This is one of those movies that is memorable on so many levels. The Descendants is worth seeing in theatres and will be worth seeing again on DVD. Watch for this one come awards time.
The Descendants Review by Tony
**** (out of 4)
The Descendants takes place in Hawaii where lawyer Matt King (George Clooney) is dealing with several crises at once. His wife is comatose on life support after a boating accident. Matt’s cousins want him to sell a large piece of pristine land inherited from Hawaiian royalty to a developer so they can all be rich. Both his daughters, 10-year-old Scottie (Amara Miller) and 17-year-old Alexandra (Shailene Woodley) are rebelling under all the stress, with Alex’s boyfriend Sid (Nick Krause) along for the ride. Before life support has to be removed, Matt decides to tell relatives and close friends so they can say goodbye. When Alex tells her father about his wife’s infidelity with real estate agent Brian Speer (Matthew Lillard), they confront him, leading to an interesting outcome.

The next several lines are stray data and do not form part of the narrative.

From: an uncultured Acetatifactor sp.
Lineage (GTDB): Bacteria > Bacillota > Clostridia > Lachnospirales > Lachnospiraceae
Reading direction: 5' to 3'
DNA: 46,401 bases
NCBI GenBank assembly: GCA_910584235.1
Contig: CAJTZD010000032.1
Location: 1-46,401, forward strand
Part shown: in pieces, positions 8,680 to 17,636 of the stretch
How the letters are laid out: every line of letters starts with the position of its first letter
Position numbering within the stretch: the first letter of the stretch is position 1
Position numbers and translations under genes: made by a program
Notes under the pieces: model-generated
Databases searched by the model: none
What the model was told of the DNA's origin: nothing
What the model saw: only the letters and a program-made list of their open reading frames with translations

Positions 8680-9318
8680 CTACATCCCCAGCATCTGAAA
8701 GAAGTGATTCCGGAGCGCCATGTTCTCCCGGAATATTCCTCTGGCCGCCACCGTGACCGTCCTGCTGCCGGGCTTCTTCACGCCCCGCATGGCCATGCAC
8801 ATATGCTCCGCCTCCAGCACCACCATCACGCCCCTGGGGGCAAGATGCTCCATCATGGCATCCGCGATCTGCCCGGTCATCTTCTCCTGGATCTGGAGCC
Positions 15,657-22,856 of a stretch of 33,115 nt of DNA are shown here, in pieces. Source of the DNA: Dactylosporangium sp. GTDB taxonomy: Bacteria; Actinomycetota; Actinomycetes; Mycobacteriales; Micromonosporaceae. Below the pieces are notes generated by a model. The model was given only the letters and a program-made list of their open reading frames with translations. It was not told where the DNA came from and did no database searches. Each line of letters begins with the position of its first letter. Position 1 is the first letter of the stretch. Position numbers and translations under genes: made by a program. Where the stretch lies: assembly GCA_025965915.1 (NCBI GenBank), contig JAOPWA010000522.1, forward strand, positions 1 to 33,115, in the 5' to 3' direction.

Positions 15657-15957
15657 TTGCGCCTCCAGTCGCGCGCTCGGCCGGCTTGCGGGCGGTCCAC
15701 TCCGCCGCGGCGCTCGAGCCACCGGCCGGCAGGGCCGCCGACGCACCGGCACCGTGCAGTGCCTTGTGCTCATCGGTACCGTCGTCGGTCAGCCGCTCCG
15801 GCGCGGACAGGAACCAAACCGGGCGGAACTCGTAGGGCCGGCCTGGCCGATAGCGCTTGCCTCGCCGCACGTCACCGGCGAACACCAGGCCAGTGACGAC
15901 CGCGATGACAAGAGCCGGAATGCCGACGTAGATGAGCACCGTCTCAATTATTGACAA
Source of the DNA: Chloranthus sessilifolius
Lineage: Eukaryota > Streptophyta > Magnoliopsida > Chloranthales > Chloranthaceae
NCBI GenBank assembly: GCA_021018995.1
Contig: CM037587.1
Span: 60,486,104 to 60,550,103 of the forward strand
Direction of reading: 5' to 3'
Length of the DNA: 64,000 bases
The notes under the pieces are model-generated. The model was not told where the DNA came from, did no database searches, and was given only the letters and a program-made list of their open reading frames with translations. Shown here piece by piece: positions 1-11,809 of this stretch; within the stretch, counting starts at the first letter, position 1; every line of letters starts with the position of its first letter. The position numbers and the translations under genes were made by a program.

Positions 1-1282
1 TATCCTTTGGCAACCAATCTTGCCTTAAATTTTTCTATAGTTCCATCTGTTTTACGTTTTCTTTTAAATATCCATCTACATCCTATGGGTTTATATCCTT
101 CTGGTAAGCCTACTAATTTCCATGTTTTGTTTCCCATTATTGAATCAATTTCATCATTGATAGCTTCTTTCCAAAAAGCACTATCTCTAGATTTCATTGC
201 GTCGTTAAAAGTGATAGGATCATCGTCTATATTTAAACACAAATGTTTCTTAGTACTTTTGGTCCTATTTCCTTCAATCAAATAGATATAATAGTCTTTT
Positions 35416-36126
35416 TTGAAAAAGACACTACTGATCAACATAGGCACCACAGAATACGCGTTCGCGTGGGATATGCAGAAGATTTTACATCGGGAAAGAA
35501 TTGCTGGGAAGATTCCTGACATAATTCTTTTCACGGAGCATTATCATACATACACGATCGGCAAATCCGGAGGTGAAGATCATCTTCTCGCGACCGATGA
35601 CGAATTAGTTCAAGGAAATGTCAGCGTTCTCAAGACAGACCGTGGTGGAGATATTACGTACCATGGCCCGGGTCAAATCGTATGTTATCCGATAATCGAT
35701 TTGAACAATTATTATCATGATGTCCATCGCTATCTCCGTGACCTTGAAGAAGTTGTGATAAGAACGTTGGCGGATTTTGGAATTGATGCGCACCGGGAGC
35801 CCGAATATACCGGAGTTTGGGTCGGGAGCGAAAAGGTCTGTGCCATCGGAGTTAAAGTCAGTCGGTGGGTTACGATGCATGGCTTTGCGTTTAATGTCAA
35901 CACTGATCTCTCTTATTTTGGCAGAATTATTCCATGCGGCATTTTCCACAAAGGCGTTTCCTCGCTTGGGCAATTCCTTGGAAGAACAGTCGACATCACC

Directed by Alexander Payne, The Descendants is a perfect realization of the book by Kaui Hart Hemmings. The brilliant script gives us time to know and sympathize with each main character brought to life in perfectly believable situations by an excellent cast. Just like in real life there are touches of humour and tragedy over the running time of just under two hours, all amid the beauty of Hawaii’s landscape and music, leaving us neither bored nor wanting more at the end.
Consensus: Set against the beautiful backdrop of Hawaii, Alexander Payne’s The Descendants is a brilliantly acted and very moving film that believably deals with the emotional journey of a family coming together through loss. **** (Out of 4)